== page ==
Hirie: I did. I did five years in a row, but the after party, or the acoustic pop-up, or like the acoustic Bowl. Even when they don’t invite us, I email them and say, “If you need anything, we’re available.” Because, you know, this is it! If you’re here, it means something.

JP: The guest appearances so far have been amazing, even people who aren’t performing.

Hirie: I’ve never seen 311, either!

JP: Anyone else throughout the years that you’d never gotten to see before this festival?

Hirie: Tash Sultana. I’ve been dying to see her play. And her girlfriend was a fan of ours before she even met Tash, and so it all came full circle. I thought that was really cool.

JP: I want to thank you for bringing Nattali Rize out.

Hirie: She’s become, like, a friend! That’s the good thing about touring.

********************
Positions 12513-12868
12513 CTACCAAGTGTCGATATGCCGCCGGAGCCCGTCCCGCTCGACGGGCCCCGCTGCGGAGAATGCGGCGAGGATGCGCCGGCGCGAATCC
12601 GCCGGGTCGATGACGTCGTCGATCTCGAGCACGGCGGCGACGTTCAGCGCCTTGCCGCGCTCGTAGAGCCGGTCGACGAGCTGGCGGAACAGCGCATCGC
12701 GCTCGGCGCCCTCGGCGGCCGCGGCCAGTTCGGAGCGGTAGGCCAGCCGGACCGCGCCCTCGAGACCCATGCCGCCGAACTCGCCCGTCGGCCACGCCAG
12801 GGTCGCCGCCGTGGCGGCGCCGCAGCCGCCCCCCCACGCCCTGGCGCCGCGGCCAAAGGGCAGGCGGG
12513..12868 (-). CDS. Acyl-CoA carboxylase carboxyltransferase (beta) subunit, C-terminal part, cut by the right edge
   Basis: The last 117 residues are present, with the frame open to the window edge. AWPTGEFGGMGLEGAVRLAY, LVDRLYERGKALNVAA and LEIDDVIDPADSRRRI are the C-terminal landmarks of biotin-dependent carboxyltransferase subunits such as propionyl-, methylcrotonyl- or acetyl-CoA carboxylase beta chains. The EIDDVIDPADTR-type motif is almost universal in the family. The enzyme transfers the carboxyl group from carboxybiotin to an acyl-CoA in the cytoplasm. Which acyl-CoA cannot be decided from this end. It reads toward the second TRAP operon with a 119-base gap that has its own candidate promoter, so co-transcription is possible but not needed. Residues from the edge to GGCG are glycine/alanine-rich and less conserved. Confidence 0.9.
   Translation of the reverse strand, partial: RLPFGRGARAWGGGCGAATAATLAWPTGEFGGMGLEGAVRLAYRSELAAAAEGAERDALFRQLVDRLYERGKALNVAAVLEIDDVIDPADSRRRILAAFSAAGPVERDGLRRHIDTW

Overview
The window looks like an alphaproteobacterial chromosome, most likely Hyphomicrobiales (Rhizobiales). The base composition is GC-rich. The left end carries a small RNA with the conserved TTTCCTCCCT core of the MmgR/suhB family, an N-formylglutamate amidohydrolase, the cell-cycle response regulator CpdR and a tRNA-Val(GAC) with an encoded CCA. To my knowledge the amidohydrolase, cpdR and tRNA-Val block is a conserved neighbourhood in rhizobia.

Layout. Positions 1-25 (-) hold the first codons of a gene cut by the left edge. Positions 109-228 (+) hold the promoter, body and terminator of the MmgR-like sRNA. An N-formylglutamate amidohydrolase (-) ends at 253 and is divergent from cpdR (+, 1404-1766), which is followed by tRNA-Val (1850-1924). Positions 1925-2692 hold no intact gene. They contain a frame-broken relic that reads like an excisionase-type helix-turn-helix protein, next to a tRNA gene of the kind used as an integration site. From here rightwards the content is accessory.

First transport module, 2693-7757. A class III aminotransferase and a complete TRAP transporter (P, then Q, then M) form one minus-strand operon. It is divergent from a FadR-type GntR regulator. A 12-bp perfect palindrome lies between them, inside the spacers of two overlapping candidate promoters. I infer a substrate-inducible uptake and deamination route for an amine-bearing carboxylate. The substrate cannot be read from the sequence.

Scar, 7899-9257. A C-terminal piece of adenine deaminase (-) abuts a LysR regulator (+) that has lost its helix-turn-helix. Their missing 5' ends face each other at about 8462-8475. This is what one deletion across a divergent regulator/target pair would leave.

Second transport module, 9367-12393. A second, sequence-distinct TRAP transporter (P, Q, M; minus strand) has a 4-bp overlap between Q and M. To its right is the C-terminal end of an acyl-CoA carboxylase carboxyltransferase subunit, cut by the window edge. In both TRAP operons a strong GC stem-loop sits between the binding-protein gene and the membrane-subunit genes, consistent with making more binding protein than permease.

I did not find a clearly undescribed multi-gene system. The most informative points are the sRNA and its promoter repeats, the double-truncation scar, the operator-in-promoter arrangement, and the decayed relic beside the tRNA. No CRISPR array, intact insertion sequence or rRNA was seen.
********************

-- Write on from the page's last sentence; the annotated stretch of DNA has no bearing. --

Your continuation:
JP: She’s on your record [Wandering Soul], too.

Hirie: But I didn’t even know her when she was on my record. I just really wanted a chick! I had some names, but she was the most unique, so when I asked her she was down. So it was a pre-tour friendship.

JP: I love that you represent the feminine power in this scene.

Hirie: We’re very lucky.

JP: I was thinking about that for you. You could easily go total pop and reach a larger audience, but you’re sticking with reggae.

Hirie: I can remember those being some of the words in the review that you did [of Wandering Soul], like, “She could easily be this!” As a bucket list goal, it would be to have a song that crossed into mainstream and people would be like, “Damn!” You know when MAGIC! did “Rude”, but their problem was they came out with a major hit, but then the rest of their music was… They don’t know what they’re doing- a mixture. So, they never fit into the reggae community and the pop community only knew them for one reggae song. What I would love to do is be reggae and have one song that crossed, and then people say it’s dope and want to come listen to reggae music.